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    Everything printed in MBA should be taken with a grain of salt. e.g. the editors need to get off their knees when it comes to reviewing bikes and maintaining advertising dollars.

    I can't tell from the photos and dont know much about the bike, but if the frame is carbon, you might want to change your motto or get another bike. Otherwise, carry on riding. Another instance of marketing making a rider feel their bike is inadequate (it's what they do).

    EDIT: Nice ride, by the way
    Axle Standards Explained

    Founder at North Atlantic Dirt, riding & writing about trails in the northeast.

  6. #6

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    Quote Originally Posted by Flystagg
    The hardtail is not dead, check out the post up your hardtails thread for proof, that bike doesn't apear to have any questioable lightweight parts on it, the wheels and the frame probably won't last more than a few seasons if you really ride like you say, but they shouldn't outright fail on you. I sugest you ride the snot out of that bike, and in the mean time keep an eye out for any demo trailers heading your way to see if you can get some trail time on some full suspension bikes with modern agressive geometry, to see if they tickle your fancy.
    Maybe I should stop reading MBA...

    I've been allover the hardtail thread. I wanted your opinion...the All Mountain, FS guys.

    I didn't think for a minute about aluminum frames when I bought this bike...I've been hearing "weak" and "thin metal" way too often now.

    Maybe it's the internet that's ruining everything...I remember guys breaking frames, scratching their heads and buying the same bike again. It seems nowadays everyone has an opinon and it's hard to figure out who is correct.

    I think I'm getting quirky in my old age. You know...its like you should never use a flat head screwdriver in a phillips head screw...even if it will fit...cause its not meant for that screw...I feel like I'm using the wrong bike. Do I make sense here?

    MBA says hardtails...I am assuming they are referring to the new lightweight aluminum...are for urban bike paths...more or less BMX tracks and combed XC. There's none of that where I live.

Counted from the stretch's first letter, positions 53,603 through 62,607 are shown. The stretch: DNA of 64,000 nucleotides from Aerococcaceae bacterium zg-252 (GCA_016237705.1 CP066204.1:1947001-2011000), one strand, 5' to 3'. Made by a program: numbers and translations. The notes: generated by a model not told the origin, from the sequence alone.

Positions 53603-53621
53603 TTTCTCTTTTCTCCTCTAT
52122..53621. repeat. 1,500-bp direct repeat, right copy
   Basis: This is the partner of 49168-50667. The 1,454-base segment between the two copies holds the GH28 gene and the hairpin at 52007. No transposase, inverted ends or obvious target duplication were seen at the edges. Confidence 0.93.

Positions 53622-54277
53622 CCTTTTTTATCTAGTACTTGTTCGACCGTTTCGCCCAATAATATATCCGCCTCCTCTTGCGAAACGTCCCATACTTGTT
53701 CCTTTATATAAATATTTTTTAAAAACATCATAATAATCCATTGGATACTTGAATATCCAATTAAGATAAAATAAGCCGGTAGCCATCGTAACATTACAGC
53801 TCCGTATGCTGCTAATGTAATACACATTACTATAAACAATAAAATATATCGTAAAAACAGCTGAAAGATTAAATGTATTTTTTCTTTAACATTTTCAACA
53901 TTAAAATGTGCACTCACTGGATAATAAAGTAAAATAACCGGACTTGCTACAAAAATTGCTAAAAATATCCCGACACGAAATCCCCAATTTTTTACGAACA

Anyway...thanks for the replies. I seem to be attracted to the full suspension bikes but I haven't worked up the cahonies to make the switch.

  7. #7

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    Quote Originally Posted by Berkley
    Everything printed in MBA should be taken with a grain of salt. e.g. the editors need to get off their knees when it comes to reviewing bikes and maintaining advertising dollars.

    I can't tell from the photos and dont know much about the bike, but if the frame is carbon, you might want to change your motto or get another bike. Otherwise, carry on riding. Another instance of marketing making a rider feel their bike is inadequate (it's what they do).

    EDIT: Nice ride, by the way
    It's not carbon...I bought the Scale 70 because I liked the team paint scheme. I stripped everything off the bike except the rear derallier and replaced it with what you see.

  8. #8

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    Quote Originally Posted by William42
    Gonna echo this one, its a point worth reiterating. MBA really does suck gonads. Like fat hairy dude in speedo's thinking he's "euro" but is really sh!tty white trash hairy gonads.

    Hardtails are rad. I like full suspension more. I love bikes. Its a matter of preference, I can climb and descend faster on a trail FS bike then on a hardtail. I can do bigger stuff on a FS bike. I can have twice the amount of fun, and be forced to pick my lines with way more care with a hardtail. I have a 3-5K dollar high end botique DH bike. The other day I did a run of my local DH on my roommates 75 dollar used low end haro DJ bike with a broken rst fork (the chassis was ok), and had an absolute blast.

    Bikes are fun. That scott looks great, ride it and enjoy.
    Thanks for the response...very cool!